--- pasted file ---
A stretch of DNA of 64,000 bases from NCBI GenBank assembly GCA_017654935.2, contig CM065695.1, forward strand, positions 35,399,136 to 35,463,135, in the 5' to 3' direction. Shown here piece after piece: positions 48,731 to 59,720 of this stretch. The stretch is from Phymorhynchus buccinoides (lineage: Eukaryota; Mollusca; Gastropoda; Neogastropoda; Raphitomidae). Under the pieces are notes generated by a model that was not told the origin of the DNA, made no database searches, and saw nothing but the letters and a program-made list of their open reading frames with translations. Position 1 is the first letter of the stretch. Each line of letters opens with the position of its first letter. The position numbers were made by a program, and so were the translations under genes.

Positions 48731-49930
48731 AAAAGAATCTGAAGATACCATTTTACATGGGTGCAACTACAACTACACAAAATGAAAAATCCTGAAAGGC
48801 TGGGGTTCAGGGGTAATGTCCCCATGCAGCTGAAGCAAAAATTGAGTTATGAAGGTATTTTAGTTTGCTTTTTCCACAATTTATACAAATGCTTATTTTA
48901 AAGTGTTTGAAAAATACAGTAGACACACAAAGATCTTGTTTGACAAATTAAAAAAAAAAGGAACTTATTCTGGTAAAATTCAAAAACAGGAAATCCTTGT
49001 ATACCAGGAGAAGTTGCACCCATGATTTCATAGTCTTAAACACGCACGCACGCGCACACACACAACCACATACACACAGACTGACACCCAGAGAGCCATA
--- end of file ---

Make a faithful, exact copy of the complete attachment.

A stretch of DNA of 64,000 bases from NCBI GenBank assembly GCA_017654935.2, contig CM065695.1, forward strand, positions 35,399,136 to 35,463,135, in the 5' to 3' direction. Shown here piece after piece: positions 48,731 to 59,720 of this stretch. The stretch is from Phymorhynchus buccinoides (lineage: Eukaryota; Mollusca; Gastropoda; Neogastropoda; Raphitomidae). Under the pieces are notes generated by a model that was not told the origin of the DNA, made no database searches, and saw nothing but the letters and a program-made list of their open reading frames with translations. Position 1 is the first letter of the stretch. Each line of letters opens with the position of its first letter. The position numbers were made by a program, and so were the translations under genes.

Positions 48731-49930
48731 AAAAGAATCTGAAGATACCATTTTACATGGGTGCAACTACAACTACACAAAATGAAAAATCCTGAAAGGC
48801 TGGGGTTCAGGGGTAATGTCCCCATGCAGCTGAAGCAAAAATTGAGTTATGAAGGTATTTTAGTTTGCTTTTTCCACAATTTATACAAATGCTTATTTTA
48901 AAGTGTTTGAAAAATACAGTAGACACACAAAGATCTTGTTTGACAAATTAAAAAAAAAAGGAACTTATTCTGGTAAAATTCAAAAACAGGAAATCCTTGT
49001 ATACCAGGAGAAGTTGCACCCATGATTTCATAGTCTTAAACACGCACGCACGCGCACACACACAACCACATACACACAGACTGACACCCAGAGAGCCATA